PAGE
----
Bolt wryly notes the security measures mounted to protect local Jews and their institutions from attacks by terrorists and local anti-Semites with violence on their minds. He also questions the strange but widespread belief that ethnic and religious spokesmen should have a free hand in spreading racial and religious hatred, such as the Grand Mufti "who has praised suicide attacks on Jews".

I used to attend Israel's National Days and other ethnic jamborees, and they can be a minefield for politicians. They have to attend and they have to praise the host nationality to the skies and express undying gratitude for their gracing our shores with their presence; for their unique contributions and so on and so on.

Otherwise they can be accused of racism or covert anti-Semitism. "You know, I always guessed he had it in for us Ruthenians". Or, "Now will you believe me when I say he is anti-Semitic". There are over 130 ethnic leaderships here, most wanting something, and they ambush the poor blighters who turn up for their national days.

I remember the 39th anniversary of Israel's foundation. Premier John Cain, Liberal leader Jeff Kennett and the Nationals Pat MacNamara were in the stocks.

Cain gave a very skilful, dignified speech, not laying on the flattery with a shovel. But the other two got my vote. Jeff, his new leader warpaint still drying, announced:

"What a strange coincidence! Israel has just had its 39th birthday and, very important, had also recently celebrated my 39th birthday."

He then went on enthusiastically about himself and his birthday while the crowd waited with their beaks open expecting the usual worms. None came - this was Jeff's night.

I heard one old Jewish businessman near me, wail, as he clutched his forehead:

"With this fellow we'll be in opposition for 39 years."

Heart of darkness, still

A strangely under-reported, often unreported war in what was the Belgian Congo, then Zaire now Democratic Republic of Congo, still goes on.

Since independence, deaths have exceeded five million and most strikingly, two million have died since 1988. The departure of Mobutu only helped to accelerate the mayhem.

Two million is as many as were killed in the Biafra civil war in Nigeria. This was the subject of worldwide appeals, calls for peace, one Oxford college sold its old plate for the victims, etc, etc. Nothing of the kind has happened here. There has been little said, or published - with the UN, the EU, and the NGOs silent or tokenistic. Why? And why so slow in Rwanda?

Because African states armed and often sponsored by Western countries have been entering and re-entering the conflict - even sending troops - and areas of warfare are usually sites of enormous mineral or gem stone wealth.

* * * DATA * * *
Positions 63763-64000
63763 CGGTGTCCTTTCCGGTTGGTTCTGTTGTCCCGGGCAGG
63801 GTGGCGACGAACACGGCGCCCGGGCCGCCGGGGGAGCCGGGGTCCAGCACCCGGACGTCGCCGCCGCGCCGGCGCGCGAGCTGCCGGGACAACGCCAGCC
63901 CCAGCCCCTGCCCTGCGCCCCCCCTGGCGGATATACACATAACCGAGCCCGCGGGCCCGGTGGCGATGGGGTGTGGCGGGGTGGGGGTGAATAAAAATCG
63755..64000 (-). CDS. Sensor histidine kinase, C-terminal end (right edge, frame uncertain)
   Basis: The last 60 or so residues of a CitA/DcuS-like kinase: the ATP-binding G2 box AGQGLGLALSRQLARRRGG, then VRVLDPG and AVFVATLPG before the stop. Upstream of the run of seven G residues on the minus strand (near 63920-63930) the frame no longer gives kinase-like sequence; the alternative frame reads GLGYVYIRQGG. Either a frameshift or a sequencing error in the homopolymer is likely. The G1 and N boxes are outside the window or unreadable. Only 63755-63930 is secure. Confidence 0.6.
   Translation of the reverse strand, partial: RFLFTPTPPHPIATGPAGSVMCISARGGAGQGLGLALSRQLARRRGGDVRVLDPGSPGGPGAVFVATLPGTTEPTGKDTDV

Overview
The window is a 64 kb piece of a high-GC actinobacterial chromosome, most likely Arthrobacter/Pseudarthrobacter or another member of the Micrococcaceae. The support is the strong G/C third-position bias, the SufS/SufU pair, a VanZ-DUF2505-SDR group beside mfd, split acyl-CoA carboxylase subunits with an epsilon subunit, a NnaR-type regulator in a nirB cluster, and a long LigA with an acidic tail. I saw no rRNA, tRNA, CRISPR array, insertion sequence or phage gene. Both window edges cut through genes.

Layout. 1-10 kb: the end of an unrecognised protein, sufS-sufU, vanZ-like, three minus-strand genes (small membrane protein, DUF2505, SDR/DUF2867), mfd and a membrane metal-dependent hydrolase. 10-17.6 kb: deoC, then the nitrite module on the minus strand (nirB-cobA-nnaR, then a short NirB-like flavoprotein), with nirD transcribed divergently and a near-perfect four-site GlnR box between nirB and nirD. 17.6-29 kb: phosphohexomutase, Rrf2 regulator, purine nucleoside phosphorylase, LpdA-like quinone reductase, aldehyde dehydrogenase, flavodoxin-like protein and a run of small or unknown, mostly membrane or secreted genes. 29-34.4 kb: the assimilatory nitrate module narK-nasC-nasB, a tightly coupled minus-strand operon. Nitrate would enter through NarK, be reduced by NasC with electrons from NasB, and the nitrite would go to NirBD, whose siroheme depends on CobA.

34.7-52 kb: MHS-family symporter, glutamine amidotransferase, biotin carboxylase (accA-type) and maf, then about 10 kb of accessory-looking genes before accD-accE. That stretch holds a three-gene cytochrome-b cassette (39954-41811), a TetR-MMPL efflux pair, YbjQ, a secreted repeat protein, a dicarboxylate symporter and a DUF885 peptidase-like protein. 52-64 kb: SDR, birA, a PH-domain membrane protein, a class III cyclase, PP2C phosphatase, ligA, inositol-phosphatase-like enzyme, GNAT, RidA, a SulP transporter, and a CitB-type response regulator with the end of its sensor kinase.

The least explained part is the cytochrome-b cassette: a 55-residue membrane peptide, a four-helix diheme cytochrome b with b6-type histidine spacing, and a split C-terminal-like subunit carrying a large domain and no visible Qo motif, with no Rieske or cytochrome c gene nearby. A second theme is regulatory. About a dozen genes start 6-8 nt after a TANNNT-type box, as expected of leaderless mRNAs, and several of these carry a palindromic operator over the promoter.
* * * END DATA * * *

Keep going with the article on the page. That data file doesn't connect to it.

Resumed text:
France and Belgium have led the charge with Britain "helping out" in West Africa - "where be diamonds", etc. White South Africa was a major player, and the successor ANC government has simply replaced it. So the EU and the UN have done nothing - for some of the dirtiest hands are at Lake Success.

Of course, if Bush's America were deeply involved we'd hear all about it. As it is, the US has had a long association with the 20 year civil war in Angola - which still goes on and centres around oil and precious stones. These laundered into the big diamond cutting cities like Antwerp as are those from Sierra Leone.


The EU have now decided to intervene in Congo, led by France, which regularly intervenes in many African states without asking for, nor needing, Western permission.

There is now talk of using NATO troops and then there are the usual useless UN peacekeepers.

So there must be a lot of wealth here, but also, Europe is trying to assert an independent foreign policy role - in competition with the US - and hoping to boost the now-absurd pretentions of the UN. Our media are remaining quiet.

This could, militarily speaking, be an exercise in futility or a long drawn-out military fiasco. Nothing like the requisite forces are there or are likely to be there.

The disputed mineral areas may be pacified - but the rest of this huge and tragic country will be left to sink further and further.

Cue for Bob Geldof? Or Bob Brown?

Listen to
News Weekly Podcasts

All you need to know about
the wider impact of transgenderism on society.
TRANSGENDER: one shade of grey, 353pp, $39.99

Join email list

Join e-newsletter list

Your cart has 0 items

Subscribe to NewsWeekly

Research Papers

Trending articles

ROYAL COMMISSION Hatchet job on Cardinal Pell breached basic principle of fairness

COVER STORY Gearing up to ditch free-trade policy

CANBERRA OBSERVED Regret over our rushed marriage to China

NATIONAL AFFAIRS Crucial to get Virgin Australia flying again

CANBERRA OBSERVED What's China's beef with our barley?

EDITORIAL Rebuilding industry won't just happen: here's what's needed

EDITORIAL Post-covid19, create a national development bank

© Copyright NewsWeekly.com.au 2017
Last Modified:
April 4, 2018, 6:45 pm